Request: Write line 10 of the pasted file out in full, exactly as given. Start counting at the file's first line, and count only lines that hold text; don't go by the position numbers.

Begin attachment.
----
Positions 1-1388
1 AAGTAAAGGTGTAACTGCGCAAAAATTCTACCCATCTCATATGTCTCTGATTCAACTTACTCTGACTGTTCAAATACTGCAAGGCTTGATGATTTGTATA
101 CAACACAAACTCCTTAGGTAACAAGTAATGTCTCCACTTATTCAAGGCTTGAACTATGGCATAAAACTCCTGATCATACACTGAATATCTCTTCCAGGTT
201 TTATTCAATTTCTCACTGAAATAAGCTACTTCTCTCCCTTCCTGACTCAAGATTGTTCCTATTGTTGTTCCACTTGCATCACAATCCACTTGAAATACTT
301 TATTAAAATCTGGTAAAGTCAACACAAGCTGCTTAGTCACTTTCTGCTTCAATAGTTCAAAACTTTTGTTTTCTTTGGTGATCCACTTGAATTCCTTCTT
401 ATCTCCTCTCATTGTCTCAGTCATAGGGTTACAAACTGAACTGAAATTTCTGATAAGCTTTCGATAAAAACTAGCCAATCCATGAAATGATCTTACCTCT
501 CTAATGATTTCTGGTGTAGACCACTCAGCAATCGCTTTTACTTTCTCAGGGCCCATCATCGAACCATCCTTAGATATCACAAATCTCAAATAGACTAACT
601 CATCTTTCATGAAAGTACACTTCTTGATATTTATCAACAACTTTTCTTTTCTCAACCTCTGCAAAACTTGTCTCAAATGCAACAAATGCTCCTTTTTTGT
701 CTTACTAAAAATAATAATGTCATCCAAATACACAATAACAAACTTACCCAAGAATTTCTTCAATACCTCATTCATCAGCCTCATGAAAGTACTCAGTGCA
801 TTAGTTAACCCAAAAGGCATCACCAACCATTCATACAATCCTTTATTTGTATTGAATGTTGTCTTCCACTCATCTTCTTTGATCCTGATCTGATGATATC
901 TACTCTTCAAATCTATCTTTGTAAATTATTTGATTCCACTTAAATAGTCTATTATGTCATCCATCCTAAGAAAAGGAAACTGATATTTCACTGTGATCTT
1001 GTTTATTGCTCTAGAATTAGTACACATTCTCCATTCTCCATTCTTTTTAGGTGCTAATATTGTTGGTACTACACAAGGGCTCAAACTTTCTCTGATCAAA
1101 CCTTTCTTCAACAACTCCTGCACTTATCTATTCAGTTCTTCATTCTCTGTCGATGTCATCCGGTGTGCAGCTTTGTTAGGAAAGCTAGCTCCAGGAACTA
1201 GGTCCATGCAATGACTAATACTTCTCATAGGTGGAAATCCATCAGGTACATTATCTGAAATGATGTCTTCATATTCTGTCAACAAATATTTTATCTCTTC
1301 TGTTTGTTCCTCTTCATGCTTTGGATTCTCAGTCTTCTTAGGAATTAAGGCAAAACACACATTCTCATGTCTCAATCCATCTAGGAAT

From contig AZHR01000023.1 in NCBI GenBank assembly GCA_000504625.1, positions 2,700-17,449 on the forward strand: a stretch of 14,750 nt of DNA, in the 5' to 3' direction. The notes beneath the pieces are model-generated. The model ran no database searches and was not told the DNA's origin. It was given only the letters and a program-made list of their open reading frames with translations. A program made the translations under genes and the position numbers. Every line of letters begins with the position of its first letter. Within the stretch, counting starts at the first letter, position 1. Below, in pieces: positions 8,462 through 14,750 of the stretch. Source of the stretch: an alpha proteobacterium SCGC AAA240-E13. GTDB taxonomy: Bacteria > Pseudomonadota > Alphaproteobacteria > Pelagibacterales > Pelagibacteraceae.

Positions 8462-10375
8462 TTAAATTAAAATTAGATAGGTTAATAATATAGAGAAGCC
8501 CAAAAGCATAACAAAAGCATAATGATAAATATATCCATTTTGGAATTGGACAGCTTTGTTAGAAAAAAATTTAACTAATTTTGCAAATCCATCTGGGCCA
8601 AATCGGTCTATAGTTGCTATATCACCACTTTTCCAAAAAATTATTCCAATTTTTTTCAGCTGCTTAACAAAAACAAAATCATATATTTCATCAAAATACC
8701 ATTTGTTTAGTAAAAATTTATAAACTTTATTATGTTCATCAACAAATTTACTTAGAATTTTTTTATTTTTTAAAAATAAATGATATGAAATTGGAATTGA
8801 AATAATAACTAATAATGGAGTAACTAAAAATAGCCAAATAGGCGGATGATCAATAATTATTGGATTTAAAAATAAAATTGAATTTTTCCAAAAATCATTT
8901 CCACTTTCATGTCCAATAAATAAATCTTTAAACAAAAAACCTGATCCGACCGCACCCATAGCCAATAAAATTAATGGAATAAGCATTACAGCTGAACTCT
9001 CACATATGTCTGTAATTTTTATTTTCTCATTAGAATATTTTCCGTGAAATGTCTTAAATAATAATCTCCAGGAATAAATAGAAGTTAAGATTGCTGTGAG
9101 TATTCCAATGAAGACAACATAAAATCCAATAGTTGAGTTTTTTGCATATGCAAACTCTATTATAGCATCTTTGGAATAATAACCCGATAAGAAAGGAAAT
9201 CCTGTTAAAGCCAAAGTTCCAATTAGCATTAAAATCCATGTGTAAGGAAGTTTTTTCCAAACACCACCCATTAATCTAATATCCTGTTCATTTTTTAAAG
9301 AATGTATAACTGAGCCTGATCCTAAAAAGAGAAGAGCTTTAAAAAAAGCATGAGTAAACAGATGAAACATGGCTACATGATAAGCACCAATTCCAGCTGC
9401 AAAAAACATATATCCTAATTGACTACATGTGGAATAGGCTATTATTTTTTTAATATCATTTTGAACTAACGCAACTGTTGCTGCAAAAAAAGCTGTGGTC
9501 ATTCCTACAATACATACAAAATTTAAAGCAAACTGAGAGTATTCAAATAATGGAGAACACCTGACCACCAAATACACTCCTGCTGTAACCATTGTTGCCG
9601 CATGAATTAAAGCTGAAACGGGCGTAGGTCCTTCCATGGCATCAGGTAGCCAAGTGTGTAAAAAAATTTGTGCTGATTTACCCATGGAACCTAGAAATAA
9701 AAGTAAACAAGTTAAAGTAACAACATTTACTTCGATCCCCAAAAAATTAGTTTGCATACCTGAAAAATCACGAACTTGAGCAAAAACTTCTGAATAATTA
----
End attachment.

801 TTAGTTAACCCAAAAGGCATCACCAACCATTCATACAATCCTTTATTTGTATTGAATGTTGTCTTCCACTCATCTTCTTTGATCCTGATCTGATGATATC